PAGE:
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LIVE REPORT: PiL & The Wedding Present
John Doran , July 30th, 2012 10:50

Bonkers & British, Lydon and co. play in a 12th century castle in Kent

Photographs courtesy of Maria Jefferis/

By the look of it, the more Danny Boyle’s 2012 Olympics Opening Ceremony tried to be utterly British, the more it ended up looking like an episode of Matt Smith’s Doctor Who. There’s nothing wrong with this of course, but the very next day, further out East, something more modest yet more quintessentially British is taking place.

Today is the inaugural Music Event One, a new one day festival held in the grounds of a castle in Kent. Rochester is already pretty enough, but once inside the 12th century stone curtain walls, all you can see, bar the castle itself, is the Cathedral’s impressive leaden spire, the tops of some Georgian houses, and a wood framed pub on one side and the sun setting over the River Medway on the other.

And given that it’s only a couple of years since John Lydon reactivated Public Image Limited to play venues like Brixton Academy, it’s quite thrilling to see how small the stage is, like we’re getting to see one of post-punk’s most celebrated bands at a country fair or debutante’s ball.

And facing the stage is the monumental keep itself, built by Gundulf, The Bishop Of Rochester, in 1127 in the Norman style. The summer light reflects sharply off its Kentish ragstone and Normandy caen stone brickwork, and it doesn’t actually look a day over 500 years old.

Decent sets are put in by local indie bands Kids Unique and Theatre Royal. However I’m berated about my taxonomical skills by Gaz from Sister Ray Records who insists sternly: “There’s no such thing as indie!”

Fair point. That was some fine, ah, classic guitar pop lads, but personally speaking I’d cut down on the banter and play everything 20bpm faster.

The Wedding Present

Perhaps the DJ has a sense of humour, playing the Arctic Monkeys before The Wedding Present go on, given that the Sheffield 20-somethings owe the Weddoes more spiritually than any other band. Thing is, the young team are now on their fourth album, and do they have any songs as good as ‘My Favourite Dress’, ‘Kennedy’ or ‘Corduroy’? I'm not convinced they do.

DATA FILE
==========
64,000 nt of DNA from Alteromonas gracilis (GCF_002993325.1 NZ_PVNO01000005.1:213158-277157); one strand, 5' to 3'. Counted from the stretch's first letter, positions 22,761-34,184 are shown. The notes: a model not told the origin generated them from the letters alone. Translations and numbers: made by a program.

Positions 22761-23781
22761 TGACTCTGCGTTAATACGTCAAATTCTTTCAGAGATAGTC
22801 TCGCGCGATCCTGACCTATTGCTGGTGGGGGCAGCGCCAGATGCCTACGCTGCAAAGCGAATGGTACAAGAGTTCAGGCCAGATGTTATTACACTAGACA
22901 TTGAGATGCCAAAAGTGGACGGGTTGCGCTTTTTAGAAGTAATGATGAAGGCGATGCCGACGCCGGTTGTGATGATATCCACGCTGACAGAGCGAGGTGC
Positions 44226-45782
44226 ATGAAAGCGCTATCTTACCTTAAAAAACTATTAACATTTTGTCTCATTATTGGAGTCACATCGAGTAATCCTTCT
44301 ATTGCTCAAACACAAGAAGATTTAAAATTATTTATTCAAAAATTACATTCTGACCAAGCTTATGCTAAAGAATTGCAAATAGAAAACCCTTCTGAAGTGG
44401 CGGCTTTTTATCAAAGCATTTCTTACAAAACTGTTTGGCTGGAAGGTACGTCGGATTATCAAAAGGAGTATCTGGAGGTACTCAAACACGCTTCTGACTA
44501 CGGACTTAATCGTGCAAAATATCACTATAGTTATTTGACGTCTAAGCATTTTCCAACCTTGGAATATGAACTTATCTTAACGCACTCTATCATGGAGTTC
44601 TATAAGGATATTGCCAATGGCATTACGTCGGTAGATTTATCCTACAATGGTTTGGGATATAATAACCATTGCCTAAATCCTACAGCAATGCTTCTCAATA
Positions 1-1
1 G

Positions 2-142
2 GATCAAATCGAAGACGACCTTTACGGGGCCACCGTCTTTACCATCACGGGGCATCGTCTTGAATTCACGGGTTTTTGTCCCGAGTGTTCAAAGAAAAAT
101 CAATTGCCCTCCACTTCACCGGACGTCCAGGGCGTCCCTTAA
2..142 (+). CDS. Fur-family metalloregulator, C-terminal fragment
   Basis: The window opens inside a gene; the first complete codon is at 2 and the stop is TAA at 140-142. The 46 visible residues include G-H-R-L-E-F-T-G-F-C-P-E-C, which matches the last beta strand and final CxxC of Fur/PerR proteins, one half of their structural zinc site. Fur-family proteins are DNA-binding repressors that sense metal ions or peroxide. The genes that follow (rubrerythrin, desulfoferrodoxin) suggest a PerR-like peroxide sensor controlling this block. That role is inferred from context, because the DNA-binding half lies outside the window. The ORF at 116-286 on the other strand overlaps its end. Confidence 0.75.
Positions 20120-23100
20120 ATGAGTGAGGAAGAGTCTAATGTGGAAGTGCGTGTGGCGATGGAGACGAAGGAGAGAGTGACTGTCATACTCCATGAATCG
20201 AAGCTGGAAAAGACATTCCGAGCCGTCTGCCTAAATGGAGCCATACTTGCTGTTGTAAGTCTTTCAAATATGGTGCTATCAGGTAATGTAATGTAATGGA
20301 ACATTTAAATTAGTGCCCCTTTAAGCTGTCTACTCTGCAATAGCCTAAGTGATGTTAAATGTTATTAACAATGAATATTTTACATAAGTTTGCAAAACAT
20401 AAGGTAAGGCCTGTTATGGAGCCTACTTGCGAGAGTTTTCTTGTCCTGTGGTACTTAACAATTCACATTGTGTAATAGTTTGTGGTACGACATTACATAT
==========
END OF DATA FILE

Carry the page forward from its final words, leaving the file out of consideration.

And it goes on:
David Gedge is a living, breathing endorsement for a healthy lifestyle, and doesn’t appear to have aged at all over the last 15 years. He nods dryly at the keep and says: “I don’t know, I've played some shitholes in my time, but this takes the biscuit."

Rumours that Lydon plans to upstage the Queen by parachuting from the castle keep’s roof to the stage prove sadly unfounded.

However, if he’s noticed that the grounds appear to only be one third full, he doesn’t let on - in fact he looks ecstatic to be here. It raises the notion that actually the old rascal pretty much loves playing anywhere in the UK that isn’t London.

He’s swigging from a bottle of Babycham and grinning from ear to ear when he says: “Hello my lovelies. This is PiL, and that fucking horrible building has to go.”

A lot of touring has made the new version of PiL even tighter and more fearsome - not that there was ever much slouching going on between Pop Group powerhouse Bruce Smith on drums, Scott Firth on bass and a massive beard sporting Lu Edmonds, looking uncannily like the man who gets stoned to death for saying ‘Jehovah’ in The Life Of Brian. Edmonds particularly is a blur of activity, swapping between amplified sax and guitars, manipulating numerous delay pedals and FX boxes, giving everything massive depth and perilously sharp edges.

Everything bounces along tonight, from a funkified ‘This Is Not A Love Song’ to a rocket propelled ‘Death Disco’/’Swan Lake’ via a thunderous ‘Albatross’. Like most of their post Album output there are a clutch of cracking songs on this year’s This Is PiL, including the Krautrock funk of ‘Deeper Water’ and the uptempo punky reggae party music of ‘One Drop’ which are both deployed tonight. And all of it is of equal importance to Lydon – when he hits the line, “I will not drown” with his ruffian vibrato, he has never sounded more emphatic. The singer could spend the rest of his days doing Sex Pistols reformation gigs and he would always be guaranteed a minimum audience ten times the size of this one, but with PiL he has to work, he has to prove himself with each show. This isn't cabaret, the songs are too monumental, too caustic, too revolutionary, too good.

He cackles: “Who won the raffle then? Come on, it's a bit like a church fete here. Brilliant. This is your real England right here.”

One of the highlights in a great set is a very lengthy, apoplectic and apocalyptic version of ‘Religion’. Lydon pushes on his spectacles and makes a point of reading his lyrics off a lectern, delivering his lines with veins pulsing in his neck, like Robert Mitchum’s mad preacher from Night Of The Hunter, one extended finger at the end of a vertical arm pointing at the crimson sky.

And then after a very L.A. sounding ‘Rise’ and an extended ‘Open Up’, they’re gone for good by the time it’s 10pm. Apparently Lydon’s fantastically bonkers rider demanded that he have 75 black towels and that no uniformed policemen be in his line of vision at any point during the day. And even this didn't stop him from ordering all the non-existent police in the venue to go home.

Long may he reign over us.

As for the festival, well, it is in an idyllic setting and very well organized. Only fools go into this business expecting to make money in their first three or four years and word has it that the local promoters behind Music Event One have a five year plan, which is very good news indeed for those who live along the Medway.